You break not sanctuary in seizing him.
The benefit thereof is always granted
To those whose dealings have deserved the place
And those who have the wit to claim the place.
This prince hath neither claimed it nor deserved it
And therefore, in mine opinion, cannot have it. (Act III, Scene i, lines 47–52)
Richard and Buckingham learn that Queen Elizabeth has taken sanctuary with her youngest son. The pair’s flight threatens to foil Richard’s plans, and Buckingham presents an argument to the cardinal designed to deliver the boy to them. Like Richard, here Buckingham proves himself skilled at manipulating language to achieve his specific goal, however reprehensible. Buckingham’s logic may make sense to the cardinal, but Buckingham himself knows the true cause of his argument.
Tut, I can counterfeit the deep tragedian,
Speak, and look back, and pry on every side,
Tremble and start at wagging of a straw,
Intending deep suspicion. Ghastly looks
Are at my service, like enforcèd smiles. (Act III, Scene v, lines 5–9)
Buckingham, who acts in the role of Richard’s sidekick, appears to be equally comfortable deceiving others. Buckingham’s skills seem necessary because he must help Richard convince the mayor of London that Richard was just in killing Hastings, who they claim operated as a traitor. What Buckingham fails to realize, however, is that as the king of deceit, Richard could turn against him at any time, which he eventually does.
And is it thus? Repays he my deep service
With such deep contempt? Made I him king for this?
O, let me think on Hastings and be gone
To Brecknock, while my fearful head is on! (Act IV, Scene ii, lines 122–125)
After refusing to support the murder of the princes, Buckingham quickly loses Richard’s support and friendship. Two realizations occur simultaneously to Buckingham: First, he will never get his earldom, and more importantly, he is no longer safe anywhere near Richard. As Richard’s longest-serving right-hand man, Buckingham knows better than anyone the price he will pay for not giving Richard his complete fealty.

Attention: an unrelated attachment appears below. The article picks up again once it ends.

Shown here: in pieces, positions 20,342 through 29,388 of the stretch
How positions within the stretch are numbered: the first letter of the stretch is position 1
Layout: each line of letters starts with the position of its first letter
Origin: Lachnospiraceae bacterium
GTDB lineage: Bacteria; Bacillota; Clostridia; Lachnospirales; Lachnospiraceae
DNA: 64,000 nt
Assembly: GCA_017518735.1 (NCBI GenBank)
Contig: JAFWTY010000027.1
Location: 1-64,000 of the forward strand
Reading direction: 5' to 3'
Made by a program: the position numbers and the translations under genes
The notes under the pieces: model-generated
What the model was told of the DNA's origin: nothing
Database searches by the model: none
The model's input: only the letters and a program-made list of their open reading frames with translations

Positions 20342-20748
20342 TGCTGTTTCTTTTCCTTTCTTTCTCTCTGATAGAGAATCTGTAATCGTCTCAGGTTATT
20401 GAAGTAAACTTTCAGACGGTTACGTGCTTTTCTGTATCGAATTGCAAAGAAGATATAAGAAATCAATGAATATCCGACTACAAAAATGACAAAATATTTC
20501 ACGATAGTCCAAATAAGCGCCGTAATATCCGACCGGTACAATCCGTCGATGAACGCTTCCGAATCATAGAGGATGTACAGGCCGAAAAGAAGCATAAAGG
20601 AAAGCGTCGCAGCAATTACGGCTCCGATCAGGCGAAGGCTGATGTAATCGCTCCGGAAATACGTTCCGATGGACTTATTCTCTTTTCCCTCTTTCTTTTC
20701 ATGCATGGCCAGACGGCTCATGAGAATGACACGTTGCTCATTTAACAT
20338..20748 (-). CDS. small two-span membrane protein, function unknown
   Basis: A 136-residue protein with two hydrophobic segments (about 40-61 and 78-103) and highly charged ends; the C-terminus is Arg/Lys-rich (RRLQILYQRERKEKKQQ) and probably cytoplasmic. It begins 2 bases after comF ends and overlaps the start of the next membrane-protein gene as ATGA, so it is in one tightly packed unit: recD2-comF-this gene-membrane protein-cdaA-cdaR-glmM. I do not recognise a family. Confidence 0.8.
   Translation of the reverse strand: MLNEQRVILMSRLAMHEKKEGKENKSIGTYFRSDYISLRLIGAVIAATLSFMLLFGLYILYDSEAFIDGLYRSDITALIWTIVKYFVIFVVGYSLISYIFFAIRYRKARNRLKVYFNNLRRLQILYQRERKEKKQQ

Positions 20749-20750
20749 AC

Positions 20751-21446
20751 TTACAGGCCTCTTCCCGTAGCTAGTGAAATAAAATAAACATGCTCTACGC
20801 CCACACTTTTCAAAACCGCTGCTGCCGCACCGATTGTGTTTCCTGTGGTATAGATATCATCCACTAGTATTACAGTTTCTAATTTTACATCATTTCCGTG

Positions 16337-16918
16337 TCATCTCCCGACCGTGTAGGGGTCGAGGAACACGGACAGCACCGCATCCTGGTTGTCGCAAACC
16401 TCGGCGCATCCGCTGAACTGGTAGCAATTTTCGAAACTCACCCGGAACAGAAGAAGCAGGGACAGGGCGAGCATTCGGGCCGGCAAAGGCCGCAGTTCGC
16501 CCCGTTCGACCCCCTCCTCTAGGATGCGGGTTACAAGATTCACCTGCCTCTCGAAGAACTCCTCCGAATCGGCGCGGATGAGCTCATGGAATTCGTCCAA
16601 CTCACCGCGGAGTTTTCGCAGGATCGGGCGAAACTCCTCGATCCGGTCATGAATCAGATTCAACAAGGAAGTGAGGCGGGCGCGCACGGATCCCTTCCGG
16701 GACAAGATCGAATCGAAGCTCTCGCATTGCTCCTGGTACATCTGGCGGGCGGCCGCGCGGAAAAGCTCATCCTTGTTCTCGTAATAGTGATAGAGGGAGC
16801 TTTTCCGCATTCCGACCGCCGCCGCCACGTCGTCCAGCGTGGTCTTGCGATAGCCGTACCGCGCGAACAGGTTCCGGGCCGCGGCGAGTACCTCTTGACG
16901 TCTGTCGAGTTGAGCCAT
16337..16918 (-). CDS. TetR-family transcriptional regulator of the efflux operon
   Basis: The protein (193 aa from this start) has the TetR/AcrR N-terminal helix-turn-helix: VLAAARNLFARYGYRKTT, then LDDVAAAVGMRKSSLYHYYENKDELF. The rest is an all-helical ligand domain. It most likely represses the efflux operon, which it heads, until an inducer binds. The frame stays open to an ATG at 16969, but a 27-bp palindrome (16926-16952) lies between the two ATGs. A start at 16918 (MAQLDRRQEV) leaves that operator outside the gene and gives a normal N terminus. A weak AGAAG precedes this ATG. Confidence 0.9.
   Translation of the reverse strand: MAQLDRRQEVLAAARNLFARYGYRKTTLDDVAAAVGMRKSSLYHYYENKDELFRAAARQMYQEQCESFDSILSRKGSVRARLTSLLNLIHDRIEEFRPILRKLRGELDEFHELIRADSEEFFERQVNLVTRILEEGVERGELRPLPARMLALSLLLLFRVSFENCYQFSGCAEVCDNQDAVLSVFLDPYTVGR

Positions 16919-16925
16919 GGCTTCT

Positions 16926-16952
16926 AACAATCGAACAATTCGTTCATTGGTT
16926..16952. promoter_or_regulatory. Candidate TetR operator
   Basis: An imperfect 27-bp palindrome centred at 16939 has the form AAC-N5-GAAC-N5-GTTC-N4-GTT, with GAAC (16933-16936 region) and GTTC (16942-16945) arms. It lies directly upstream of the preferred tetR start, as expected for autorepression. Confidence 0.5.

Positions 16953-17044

Will not King Richard let me speak with him? (Act V, Scene i, line 1)
Here, Buckingham, about to be taken to his execution, wonders if he can speak with Richard, perhaps in an attempt to change his mind. Upon learning he cannot, Buckingham immediately understands he has no hope for reprieve. Richard betrays everyone close to him, and now he has finally turned on Buckingham. Buckingham acknowledges that he deserves his fate because he has committed brutal acts in service to a man as evil as Richard.
The last was I that helped thee to the crown;
The last was I that felt thy tyranny.
O, in the battle think on Buckingham,
And die in terror of thy guiltiness.
Dream on, dream on, of bloody deeds and death.
Fainting, despair; despairing, yield thy breath. (Act 5V, Scene iii, lines 179–188)
Buckingham’s ghost appears to Richard on the night before the battle with Richmond’s forces. In life, Buckingham accepted his death as just reward for his terrible actions, but in death, Buckingham wants vengeance. Not only does he want Richard to feel fear when the ghosts of his victims haunt him, he also wants Richard to die at Richmond’s hands.